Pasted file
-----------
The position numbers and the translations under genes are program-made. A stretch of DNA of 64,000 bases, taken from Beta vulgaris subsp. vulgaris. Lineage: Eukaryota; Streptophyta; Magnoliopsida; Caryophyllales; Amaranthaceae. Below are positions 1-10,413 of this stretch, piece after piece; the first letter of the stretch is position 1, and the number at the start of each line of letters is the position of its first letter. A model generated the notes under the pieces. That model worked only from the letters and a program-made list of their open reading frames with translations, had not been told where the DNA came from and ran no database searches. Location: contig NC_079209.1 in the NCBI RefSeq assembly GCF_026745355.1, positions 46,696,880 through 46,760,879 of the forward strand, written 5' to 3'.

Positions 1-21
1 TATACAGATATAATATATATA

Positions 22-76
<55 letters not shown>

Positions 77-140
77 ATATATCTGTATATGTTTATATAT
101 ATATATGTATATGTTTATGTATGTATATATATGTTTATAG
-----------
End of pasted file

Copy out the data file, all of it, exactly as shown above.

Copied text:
The position numbers and the translations under genes are program-made. A stretch of DNA of 64,000 bases, taken from Beta vulgaris subsp. vulgaris. Lineage: Eukaryota; Streptophyta; Magnoliopsida; Caryophyllales; Amaranthaceae. Below are positions 1-10,413 of this stretch, piece after piece; the first letter of the stretch is position 1, and the number at the start of each line of letters is the position of its first letter. A model generated the notes under the pieces. That model worked only from the letters and a program-made list of their open reading frames with translations, had not been told where the DNA came from and ran no database searches. Location: contig NC_079209.1 in the NCBI RefSeq assembly GCF_026745355.1, positions 46,696,880 through 46,760,879 of the forward strand, written 5' to 3'.

Positions 1-21
1 TATACAGATATAATATATATA

Positions 22-76
<55 letters not shown>

Positions 77-140
77 ATATATCTGTATATGTTTATATAT
101 ATATATGTATATGTTTATGTATGTATATATATGTTTATAG